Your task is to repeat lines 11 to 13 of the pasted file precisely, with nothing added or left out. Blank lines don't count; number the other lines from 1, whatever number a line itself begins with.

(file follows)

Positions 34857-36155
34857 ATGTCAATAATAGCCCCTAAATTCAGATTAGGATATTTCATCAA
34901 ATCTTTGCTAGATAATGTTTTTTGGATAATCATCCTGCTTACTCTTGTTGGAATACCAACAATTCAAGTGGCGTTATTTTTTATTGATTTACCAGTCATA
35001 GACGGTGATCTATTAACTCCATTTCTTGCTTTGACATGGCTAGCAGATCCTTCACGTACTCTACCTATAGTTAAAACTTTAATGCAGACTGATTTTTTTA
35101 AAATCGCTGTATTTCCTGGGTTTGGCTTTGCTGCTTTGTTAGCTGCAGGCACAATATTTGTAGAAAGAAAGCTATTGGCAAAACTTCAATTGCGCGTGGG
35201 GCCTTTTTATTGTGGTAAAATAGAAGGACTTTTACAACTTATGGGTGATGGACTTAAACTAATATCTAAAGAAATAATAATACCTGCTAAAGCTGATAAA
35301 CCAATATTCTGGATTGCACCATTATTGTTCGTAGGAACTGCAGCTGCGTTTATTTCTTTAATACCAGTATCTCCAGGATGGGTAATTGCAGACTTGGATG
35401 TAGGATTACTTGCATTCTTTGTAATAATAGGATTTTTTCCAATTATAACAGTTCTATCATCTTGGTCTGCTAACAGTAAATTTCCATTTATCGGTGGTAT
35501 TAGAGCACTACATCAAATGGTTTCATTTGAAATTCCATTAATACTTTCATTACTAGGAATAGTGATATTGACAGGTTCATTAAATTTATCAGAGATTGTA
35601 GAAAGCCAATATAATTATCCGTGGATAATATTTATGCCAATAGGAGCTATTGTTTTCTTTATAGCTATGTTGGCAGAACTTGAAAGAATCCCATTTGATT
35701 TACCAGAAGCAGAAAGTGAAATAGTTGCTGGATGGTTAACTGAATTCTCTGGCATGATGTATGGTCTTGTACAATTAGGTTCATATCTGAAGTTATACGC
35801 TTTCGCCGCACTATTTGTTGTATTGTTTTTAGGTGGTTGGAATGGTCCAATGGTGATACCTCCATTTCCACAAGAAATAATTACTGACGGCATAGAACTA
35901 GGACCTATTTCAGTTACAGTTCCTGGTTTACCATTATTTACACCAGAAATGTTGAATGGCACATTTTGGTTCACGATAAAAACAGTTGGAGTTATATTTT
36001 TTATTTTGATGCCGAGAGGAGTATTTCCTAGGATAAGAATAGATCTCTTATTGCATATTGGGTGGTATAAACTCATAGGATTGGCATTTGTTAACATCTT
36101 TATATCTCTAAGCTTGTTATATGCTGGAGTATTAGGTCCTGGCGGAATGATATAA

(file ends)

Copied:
35701 TACCAGAAGCAGAAAGTGAAATAGTTGCTGGATGGTTAACTGAATTCTCTGGCATGATGTATGGTCTTGTACAATTAGGTTCATATCTGAAGTTATACGC
35801 TTTCGCCGCACTATTTGTTGTATTGTTTTTAGGTGGTTGGAATGGTCCAATGGTGATACCTCCATTTCCACAAGAAATAATTACTGACGGCATAGAACTA
35901 GGACCTATTTCAGTTACAGTTCCTGGTTTACCATTATTTACACCAGAAATGTTGAATGGCACATTTTGGTTCACGATAAAAACAGTTGGAGTTATATTTT